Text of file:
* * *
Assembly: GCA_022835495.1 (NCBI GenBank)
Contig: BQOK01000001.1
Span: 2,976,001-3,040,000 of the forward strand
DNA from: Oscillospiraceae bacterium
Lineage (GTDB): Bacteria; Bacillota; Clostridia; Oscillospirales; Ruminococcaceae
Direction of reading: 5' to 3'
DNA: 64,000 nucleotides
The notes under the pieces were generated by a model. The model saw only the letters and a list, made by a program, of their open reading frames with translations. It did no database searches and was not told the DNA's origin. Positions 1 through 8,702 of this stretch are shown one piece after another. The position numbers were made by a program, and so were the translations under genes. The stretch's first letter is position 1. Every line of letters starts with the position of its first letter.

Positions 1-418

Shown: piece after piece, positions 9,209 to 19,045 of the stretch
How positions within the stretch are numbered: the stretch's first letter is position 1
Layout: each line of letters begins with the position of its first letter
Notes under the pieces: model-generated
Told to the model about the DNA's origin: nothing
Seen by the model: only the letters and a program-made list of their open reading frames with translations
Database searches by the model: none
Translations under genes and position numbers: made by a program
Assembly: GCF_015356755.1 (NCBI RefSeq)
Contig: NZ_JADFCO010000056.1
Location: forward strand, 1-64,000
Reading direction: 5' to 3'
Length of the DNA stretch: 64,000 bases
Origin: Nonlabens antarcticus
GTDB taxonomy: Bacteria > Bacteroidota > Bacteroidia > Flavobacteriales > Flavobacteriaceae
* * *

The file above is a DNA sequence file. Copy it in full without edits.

Assembly: GCA_022835495.1 (NCBI GenBank)
Contig: BQOK01000001.1
Span: 2,976,001-3,040,000 of the forward strand
DNA from: Oscillospiraceae bacterium
Lineage (GTDB): Bacteria; Bacillota; Clostridia; Oscillospirales; Ruminococcaceae
Direction of reading: 5' to 3'
DNA: 64,000 nucleotides
The notes under the pieces were generated by a model. The model saw only the letters and a list, made by a program, of their open reading frames with translations. It did no database searches and was not told the DNA's origin. Positions 1 through 8,702 of this stretch are shown one piece after another. The position numbers were made by a program, and so were the translations under genes. The stretch's first letter is position 1. Every line of letters starts with the position of its first letter.

Positions 1-418

Shown: piece after piece, positions 9,209 to 19,045 of the stretch
How positions within the stretch are numbered: the stretch's first letter is position 1
Layout: each line of letters begins with the position of its first letter
Notes under the pieces: model-generated
Told to the model about the DNA's origin: nothing
Seen by the model: only the letters and a program-made list of their open reading frames with translations
Database searches by the model: none
Translations under genes and position numbers: made by a program
Assembly: GCF_015356755.1 (NCBI RefSeq)
Contig: NZ_JADFCO010000056.1
Location: forward strand, 1-64,000
Reading direction: 5' to 3'
Length of the DNA stretch: 64,000 bases
Origin: Nonlabens antarcticus
GTDB taxonomy: Bacteria > Bacteroidota > Bacteroidia > Flavobacteriales > Flavobacteriaceae